Chris Romer: Could big dog have transformed into underdog to win Denver mayor's race?

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Chris Romer.
Can the big dog ever win a mayoral election in Denver? Since 1983, the victor has always been an underdog, someone who barely registered a blip on the radar five months before the first round of voting.

Chris Romer was definitely the big dog in this mayor's race, and he wound up getting bit. Hard.

When he entered the race in 1983, legislator Federico Peña raised nary an eyebrow; the lineup was already crowded with candidates, including state cabinet member Wellington Webb, Denver DA Dale Tooley and incumbent Bill McNichols. But Pena and Tooley knocked out McNichols in the first round, and then underdog Peña took the bone away from Tooley to get the job that June.

Eight years later, Webb ran again, this time against DA Norm Early, who had all the money and all the attention. But Webb won that one.

Twelve years later, when brewpub owner John Hickenlooper announced in January that he was running for mayor, he was polling at less than 5 percent. Five months later, he was in the runoff against Don Mares, with former frontrunner Ari Zavaras left in the dust. Hickenlooper won, and then won again. Today, Hickenlooper is governor.

Did Chris Romer, son of a former governor, have a chance at becoming mayor of Denver? Yes, if he could have convinced voters that his role as big dog really made him an underdog. But that would have required an entirely different media campaign from the rabid retread he got out of David Axelrod's crew in Chicago.

You could tell things were going south in March, when Hancock was still polling at about 10 percent... and Romer was polling right where he'd started several months earlier. That's why, when we had to provide the answer to "Best Guess for Who Will Be Denver's Next Mayor" six weeks before the first round of voting (it had seemed like such a smart question when we published our Best of Denver 2011 Readers' Poll back in January), we came up with this:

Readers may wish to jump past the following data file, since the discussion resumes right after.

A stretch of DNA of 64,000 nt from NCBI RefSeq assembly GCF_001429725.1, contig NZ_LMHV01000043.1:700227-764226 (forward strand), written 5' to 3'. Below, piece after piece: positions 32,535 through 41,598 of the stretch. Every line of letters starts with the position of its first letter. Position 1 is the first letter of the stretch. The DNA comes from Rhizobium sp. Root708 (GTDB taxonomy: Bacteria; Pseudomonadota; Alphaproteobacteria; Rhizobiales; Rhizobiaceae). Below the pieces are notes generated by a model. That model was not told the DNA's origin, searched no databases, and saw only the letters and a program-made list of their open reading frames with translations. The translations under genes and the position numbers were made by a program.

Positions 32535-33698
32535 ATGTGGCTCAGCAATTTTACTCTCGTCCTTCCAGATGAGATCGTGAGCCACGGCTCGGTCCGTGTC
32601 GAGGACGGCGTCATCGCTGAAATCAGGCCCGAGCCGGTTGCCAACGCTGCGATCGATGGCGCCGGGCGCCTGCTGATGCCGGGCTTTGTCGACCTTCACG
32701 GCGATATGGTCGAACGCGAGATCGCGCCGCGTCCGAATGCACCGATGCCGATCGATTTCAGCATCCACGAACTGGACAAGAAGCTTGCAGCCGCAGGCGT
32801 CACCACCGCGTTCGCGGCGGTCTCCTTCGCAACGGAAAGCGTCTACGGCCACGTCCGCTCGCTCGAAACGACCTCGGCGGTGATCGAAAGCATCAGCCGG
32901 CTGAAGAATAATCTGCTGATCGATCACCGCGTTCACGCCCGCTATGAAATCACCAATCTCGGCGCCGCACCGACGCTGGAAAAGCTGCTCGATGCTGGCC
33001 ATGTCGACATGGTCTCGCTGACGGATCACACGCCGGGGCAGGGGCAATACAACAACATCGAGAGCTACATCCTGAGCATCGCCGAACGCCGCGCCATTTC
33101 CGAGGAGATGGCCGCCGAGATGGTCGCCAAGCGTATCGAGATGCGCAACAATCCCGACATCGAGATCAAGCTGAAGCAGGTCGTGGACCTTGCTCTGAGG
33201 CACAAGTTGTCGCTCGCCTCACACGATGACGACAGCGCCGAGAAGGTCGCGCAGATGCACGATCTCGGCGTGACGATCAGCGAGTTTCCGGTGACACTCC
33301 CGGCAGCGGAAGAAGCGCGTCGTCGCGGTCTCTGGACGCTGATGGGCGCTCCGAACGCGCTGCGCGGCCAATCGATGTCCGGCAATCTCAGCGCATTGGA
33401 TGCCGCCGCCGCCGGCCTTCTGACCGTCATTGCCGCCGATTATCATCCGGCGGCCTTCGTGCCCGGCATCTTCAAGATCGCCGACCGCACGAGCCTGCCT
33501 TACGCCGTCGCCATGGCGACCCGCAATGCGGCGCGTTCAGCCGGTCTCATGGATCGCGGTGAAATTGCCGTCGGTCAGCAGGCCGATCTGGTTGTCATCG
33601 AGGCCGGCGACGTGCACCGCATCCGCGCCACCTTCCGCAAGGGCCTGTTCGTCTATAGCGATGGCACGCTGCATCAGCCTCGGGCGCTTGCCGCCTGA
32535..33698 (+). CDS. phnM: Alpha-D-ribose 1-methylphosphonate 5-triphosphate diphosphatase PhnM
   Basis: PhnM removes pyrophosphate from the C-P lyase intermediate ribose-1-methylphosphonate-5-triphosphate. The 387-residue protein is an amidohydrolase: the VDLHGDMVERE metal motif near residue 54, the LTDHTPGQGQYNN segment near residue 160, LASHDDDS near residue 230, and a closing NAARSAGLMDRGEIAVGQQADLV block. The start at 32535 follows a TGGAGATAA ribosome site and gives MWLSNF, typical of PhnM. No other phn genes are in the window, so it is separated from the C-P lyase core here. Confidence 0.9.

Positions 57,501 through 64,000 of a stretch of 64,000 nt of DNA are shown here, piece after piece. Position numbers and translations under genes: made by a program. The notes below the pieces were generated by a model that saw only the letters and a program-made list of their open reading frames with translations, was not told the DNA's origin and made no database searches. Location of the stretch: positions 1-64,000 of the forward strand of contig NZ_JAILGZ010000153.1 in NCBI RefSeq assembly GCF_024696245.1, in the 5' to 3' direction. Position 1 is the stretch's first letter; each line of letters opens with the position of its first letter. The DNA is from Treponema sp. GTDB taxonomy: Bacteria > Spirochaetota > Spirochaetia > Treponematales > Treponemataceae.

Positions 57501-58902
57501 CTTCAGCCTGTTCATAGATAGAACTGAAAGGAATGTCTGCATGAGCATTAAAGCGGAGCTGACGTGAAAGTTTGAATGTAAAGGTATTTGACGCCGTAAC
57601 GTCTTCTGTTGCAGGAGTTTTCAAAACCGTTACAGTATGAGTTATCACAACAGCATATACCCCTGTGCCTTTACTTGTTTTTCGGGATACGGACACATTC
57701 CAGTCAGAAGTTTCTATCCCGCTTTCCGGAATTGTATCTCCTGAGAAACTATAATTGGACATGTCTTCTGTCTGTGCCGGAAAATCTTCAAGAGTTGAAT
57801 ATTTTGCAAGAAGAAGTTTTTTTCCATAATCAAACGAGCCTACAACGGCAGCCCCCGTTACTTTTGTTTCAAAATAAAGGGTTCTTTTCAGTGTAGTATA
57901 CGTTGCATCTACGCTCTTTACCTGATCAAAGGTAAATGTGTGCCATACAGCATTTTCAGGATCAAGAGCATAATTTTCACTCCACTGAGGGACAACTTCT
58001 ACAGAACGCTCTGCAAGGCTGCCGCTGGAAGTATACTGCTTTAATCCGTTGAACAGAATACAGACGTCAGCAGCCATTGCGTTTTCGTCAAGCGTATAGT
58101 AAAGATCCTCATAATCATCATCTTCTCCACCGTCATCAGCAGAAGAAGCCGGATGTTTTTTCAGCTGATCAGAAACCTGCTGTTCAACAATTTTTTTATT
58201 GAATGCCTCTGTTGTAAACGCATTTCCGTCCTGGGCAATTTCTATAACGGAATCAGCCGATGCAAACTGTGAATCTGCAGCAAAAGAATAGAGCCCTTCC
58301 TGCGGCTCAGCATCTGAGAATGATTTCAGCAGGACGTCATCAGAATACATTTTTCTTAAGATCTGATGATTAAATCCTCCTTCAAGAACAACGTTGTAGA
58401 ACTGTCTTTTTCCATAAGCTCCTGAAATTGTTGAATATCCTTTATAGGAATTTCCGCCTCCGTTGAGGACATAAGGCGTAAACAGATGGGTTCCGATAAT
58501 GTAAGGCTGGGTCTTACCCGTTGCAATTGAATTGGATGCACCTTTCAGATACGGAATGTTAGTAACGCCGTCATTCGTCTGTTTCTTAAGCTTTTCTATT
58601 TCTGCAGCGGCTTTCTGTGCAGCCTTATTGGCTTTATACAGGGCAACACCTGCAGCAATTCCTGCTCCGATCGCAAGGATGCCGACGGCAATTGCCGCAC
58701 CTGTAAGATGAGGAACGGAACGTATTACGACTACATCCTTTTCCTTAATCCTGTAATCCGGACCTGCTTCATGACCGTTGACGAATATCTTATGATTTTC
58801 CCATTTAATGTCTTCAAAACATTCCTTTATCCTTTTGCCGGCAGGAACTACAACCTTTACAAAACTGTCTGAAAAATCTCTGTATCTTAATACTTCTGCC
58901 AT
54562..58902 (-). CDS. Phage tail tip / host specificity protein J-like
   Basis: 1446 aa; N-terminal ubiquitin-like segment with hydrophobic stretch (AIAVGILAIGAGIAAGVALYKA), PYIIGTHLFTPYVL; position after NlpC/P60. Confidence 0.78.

Not Chris Romer

Sixteen months ago, nobody really thought that Denver would be voting for a new mayor in May 2011; John Hickenlooper looked like a lock for a third term. But then Governor Bill Ritter decided not to run again, setting off a game of political dominoes that resulted in Hickenlooper's moving up while a slew of candidates who'd been eyeing City Hall jumped into the mayor's race. Ten made the ballot; former state senator Chris Romer, who's been leading the pack in fundraising, was the first to break into solid double digits on a poll of likely voters. But even with the election only a month off, it's too early to make a solid prediction, except this: Since early front-runners rarely win, Denver's next mayor will not be Chris Romer,

The readers choice? Chris Romer.

I'll be on David Sirota's AM-760 talk show at 7 a.m. today, which will be guest-hosted by Jamie Laurie of the Flobots, to talk about the mayor's race.

More from our Calhoun: Wake-Up Call archive: "Michael Hancock, Denver's new mayor, had a good campaign -- and a lucky office."

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MMJ Patient
MMJ Patient

Chris Romer alienated Medical Marijuana patients and caregivers/business owners, a constituency that could have made enough of a difference and provided a big distinction between he and Hancock.  Instead, MMJ interests and money lined up mostly behind Doug Linkhart, who failed then endorsed Hancock, who was so anti-marijuana that even Linkhart's endorsement did not bring MMJ money to Hancock, but probably a few votes (including mine).  Had Romer not taken on MMJ and threatened to put half out of business or even affirmatively embraced it, MMJ interests could have put him in the Mayor's Office. Sorry Chris, the headlines you got attacking us were probably fun, but created a net negative for you in votes and definitely money.  Nobody supported you because you were anti-MMJ but many would have if you were pro-MMJ.

Ray Denonville
Ray Denonville

Hickenlooper was President of Pub Crawl when he ran for mayor. The Big Dog President of Pub Crawl became even bigger his first year in office by obtaining at least four more liquor licences while walking around city hall with a white cane.

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